|Day's Range||2.3710 - 2.3950|
|52 Week Range||2.1330 - 3.0950|
For all the stated concern about Fed independence, it’s not easy to find signs financial market participants are losing confidence in the central bank.
U.S. Treasury yields slip Wednesday, adding to their recent decline, as European Central Bank President Mario Draghi said the central bank could further postpone a plan to raise eurozone lending rates if data continue to show contraction in the region.
Traders are placing bets on the U.S. government bond yield curve to steepen ahead of the conclusion of the Federal Reserve’s two-day meeting on Wednesday, even as global growth fears keep interest rates capped. Perhaps more so than economic optimism, analysts said such wagers could partly reflect short-term trading strategies around expectations for the Fed to signal tweaks to the central bank’s balance sheet runoff process. Traders are simultaneously buying short-dated bonds and selling their longer-dated peers to profit from an early end to the Fed’s normalization of its $4 trillion portfolio this year, which could widen the spread between short-dated yields and long-dated yields, an indicator of the yield curve’s slope.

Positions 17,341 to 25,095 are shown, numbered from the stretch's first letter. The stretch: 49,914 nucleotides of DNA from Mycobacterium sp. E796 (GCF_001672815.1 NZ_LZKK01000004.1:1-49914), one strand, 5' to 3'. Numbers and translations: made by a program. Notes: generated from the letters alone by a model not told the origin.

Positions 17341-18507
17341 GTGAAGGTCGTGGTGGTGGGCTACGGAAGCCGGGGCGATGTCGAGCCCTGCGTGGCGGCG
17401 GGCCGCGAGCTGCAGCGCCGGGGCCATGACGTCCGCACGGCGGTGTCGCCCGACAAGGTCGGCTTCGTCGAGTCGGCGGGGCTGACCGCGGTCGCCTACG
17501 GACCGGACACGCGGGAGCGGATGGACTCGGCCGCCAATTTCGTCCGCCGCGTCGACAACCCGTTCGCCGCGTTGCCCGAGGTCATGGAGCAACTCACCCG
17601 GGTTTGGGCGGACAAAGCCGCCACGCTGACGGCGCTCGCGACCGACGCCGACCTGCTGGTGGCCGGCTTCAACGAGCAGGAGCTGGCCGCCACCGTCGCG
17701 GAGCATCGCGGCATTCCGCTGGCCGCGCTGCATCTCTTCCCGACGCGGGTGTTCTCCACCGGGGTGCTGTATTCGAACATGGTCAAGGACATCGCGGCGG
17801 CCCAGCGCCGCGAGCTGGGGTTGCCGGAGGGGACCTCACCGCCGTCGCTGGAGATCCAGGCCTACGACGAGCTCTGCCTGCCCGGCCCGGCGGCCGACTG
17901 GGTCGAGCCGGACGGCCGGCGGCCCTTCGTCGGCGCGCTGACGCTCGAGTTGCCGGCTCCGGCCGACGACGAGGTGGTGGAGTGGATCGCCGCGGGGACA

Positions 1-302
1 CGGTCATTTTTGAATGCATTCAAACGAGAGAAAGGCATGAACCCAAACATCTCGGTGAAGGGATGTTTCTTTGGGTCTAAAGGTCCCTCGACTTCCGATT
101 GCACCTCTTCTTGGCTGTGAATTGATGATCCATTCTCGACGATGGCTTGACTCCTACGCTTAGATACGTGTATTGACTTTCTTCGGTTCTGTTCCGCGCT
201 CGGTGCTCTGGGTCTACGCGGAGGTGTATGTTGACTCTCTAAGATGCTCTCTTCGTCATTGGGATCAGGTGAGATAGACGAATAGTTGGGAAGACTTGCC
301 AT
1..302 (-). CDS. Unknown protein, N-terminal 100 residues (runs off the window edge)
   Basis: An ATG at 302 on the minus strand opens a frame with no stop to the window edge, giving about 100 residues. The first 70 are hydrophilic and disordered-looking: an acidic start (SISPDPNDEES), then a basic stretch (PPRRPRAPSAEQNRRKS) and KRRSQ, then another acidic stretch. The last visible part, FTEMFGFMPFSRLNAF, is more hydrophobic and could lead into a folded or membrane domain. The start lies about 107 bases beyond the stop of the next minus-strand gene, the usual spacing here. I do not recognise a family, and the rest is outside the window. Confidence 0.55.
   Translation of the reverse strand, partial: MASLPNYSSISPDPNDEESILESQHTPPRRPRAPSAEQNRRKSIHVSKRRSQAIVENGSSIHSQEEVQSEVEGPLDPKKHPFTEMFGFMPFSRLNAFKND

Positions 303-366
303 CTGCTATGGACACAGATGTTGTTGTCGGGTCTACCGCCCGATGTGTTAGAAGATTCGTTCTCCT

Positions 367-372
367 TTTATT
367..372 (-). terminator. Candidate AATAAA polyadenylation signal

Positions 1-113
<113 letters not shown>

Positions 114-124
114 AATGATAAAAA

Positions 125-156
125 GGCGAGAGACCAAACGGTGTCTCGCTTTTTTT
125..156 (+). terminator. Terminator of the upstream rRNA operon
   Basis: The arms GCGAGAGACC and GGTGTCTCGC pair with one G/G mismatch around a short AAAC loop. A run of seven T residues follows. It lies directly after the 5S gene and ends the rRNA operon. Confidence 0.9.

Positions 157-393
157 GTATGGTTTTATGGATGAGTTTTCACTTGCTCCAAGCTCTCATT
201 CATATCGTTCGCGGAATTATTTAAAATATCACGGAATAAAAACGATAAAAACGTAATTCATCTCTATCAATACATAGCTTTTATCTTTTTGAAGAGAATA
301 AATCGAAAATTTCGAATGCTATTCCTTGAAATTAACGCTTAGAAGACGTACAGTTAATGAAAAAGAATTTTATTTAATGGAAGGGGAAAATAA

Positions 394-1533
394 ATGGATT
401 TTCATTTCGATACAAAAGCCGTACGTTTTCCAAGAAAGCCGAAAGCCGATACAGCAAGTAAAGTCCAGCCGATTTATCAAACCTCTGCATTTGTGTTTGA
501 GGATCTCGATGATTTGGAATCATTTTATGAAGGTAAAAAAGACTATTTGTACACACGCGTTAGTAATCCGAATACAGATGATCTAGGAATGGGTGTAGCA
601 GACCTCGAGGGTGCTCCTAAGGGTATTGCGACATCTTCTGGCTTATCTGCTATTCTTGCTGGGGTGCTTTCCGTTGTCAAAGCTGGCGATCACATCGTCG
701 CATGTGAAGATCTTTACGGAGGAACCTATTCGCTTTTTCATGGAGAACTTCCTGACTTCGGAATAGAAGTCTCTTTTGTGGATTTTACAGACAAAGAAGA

Another round of lackluster inflation data on Tuesday helped affirm suspicions that the Federal Reserve is now a peripheral player in the bond market. Expectations for shifts in U.S. central bank policy usually dictate where Treasury yields are headed.
Market analysts and fund managers fear "fundamental economic deterioration" could be headed for the U.S. in 2019 and the stock market could suffer.
The bond market is beginning to sound the alarm of a recession, with an inversion in U.S. Treasury yields occurring on Monday for the first time since 2007. The yield on the 5-year Treasury note fell below the yield on the 3-year note, meaning that investors were being paid more to hold U.S. government debt maturing in three years than comparable bonds maturing in five years. It’s not the major curve inversion that investors watch for — the 2-year note holding a higher yield than the 10-year note, which has preceded every U.S. recession since World War II — but it portends that the market is headed in that direction, analysts told Yahoo Finance.
As the U.S. Treasury yield curve gets flatter, many see a recession starting to appear. The question seems to be when rather than if it will happen.